Men I’ve spoken to about this have normally come back with ‘But the nuns were just as bad’. Yes – behaviour-wise, they almost were (though there doesn’t seem to have been the widespread rape of children that was a feature of their male counterparts). But they were also operating under a system devised by men, for men. For a lone woman to go up against that could be fatal. We saw that all too clearly with the Gay Byrne interview with Annie Murphy, where she was cast as the evil seductress bent on taking down a poor fallen man of God. From my own conversations with an elderly relative, who was a young woman in the 1950s, people knew what was going on – but as young girls/women, they were terrified to speak up for fear of being sent to the laundries themselves.

So let’s take this argument back to where it should lie: at the feet of men. At the feet of the men to whom female sexuality was and is an affront, something to be controlled, not encouraged. At the feet of politicians and the priesthood, who wielded the bulk of power and privilege. At the feet of fathers, brothers, male relatives who saw their daughters and female siblings as less than equal, deserving of slavery.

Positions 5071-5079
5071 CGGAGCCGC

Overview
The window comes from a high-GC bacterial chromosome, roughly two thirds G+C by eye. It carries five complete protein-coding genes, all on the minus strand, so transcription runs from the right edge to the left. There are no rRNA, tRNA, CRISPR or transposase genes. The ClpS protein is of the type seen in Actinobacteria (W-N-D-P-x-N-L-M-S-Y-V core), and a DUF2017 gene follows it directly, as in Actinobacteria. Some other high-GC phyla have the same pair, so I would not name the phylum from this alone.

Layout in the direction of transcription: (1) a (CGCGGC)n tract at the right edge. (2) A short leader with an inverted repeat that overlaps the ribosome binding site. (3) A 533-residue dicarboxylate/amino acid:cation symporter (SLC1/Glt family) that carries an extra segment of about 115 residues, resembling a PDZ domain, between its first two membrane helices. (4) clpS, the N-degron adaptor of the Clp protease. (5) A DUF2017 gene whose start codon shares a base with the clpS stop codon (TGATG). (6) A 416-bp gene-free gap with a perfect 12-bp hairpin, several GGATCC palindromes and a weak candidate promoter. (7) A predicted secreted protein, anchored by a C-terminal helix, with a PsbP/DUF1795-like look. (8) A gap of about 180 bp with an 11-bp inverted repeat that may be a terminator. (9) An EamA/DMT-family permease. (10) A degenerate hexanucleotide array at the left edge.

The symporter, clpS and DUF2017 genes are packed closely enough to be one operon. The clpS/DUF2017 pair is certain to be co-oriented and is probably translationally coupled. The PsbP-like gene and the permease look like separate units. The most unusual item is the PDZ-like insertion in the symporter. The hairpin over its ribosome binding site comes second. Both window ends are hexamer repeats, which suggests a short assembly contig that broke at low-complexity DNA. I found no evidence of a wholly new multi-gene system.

And this is an argument that still dogs the Irish psyche. We can afford marriage equality to all (marriage essentially being a conservative, approved institution, and Ireland being a conservative society at heart), but we cannot yet afford women equality. Either in the workplace, in the public spaces (which is what #WakingtheFeminists was about – the irony of women having to fight to be heard in a space which was championed by Countess Markievicz!), or, most humiliating of all, over their own bodies.

I would have more tolerance for the pro-life brigade if, in the interests of absolute consistency, they condemned every male masturbatory act as an act of murder and picketed every man’s bedroom and sperm donor clinic. To paraphrase Monty Python, by the argument the pro-lifers make, why isn’t every sperm sacred? Again, there will be those who say (rightly) that there are prominent female ‘pro-lifers’ who also, in the mode of Kelly-Anne Conway, see themselves as both ‘pro-life’ and an ‘individual feminist’. Ladies: there is no such thing. You can be one, but not both. Because your brand of ‘individualistic feminism’ takes away choice from other women – and that’s not feminism, that’s patriarchal brainwashing, and pandering to male fears about losing their supremacy in the world. In Ireland, to realise the Proclamation in full, it is absolutely vital that the 8th Amendment is repealed. Worldwide, (and again, it’s interesting to note that this backlash against women’s rights is not just confined to Ireland, but worldwide) it is vital that women’s reproductive options are defended against a worldwide resurgence of male supremacy.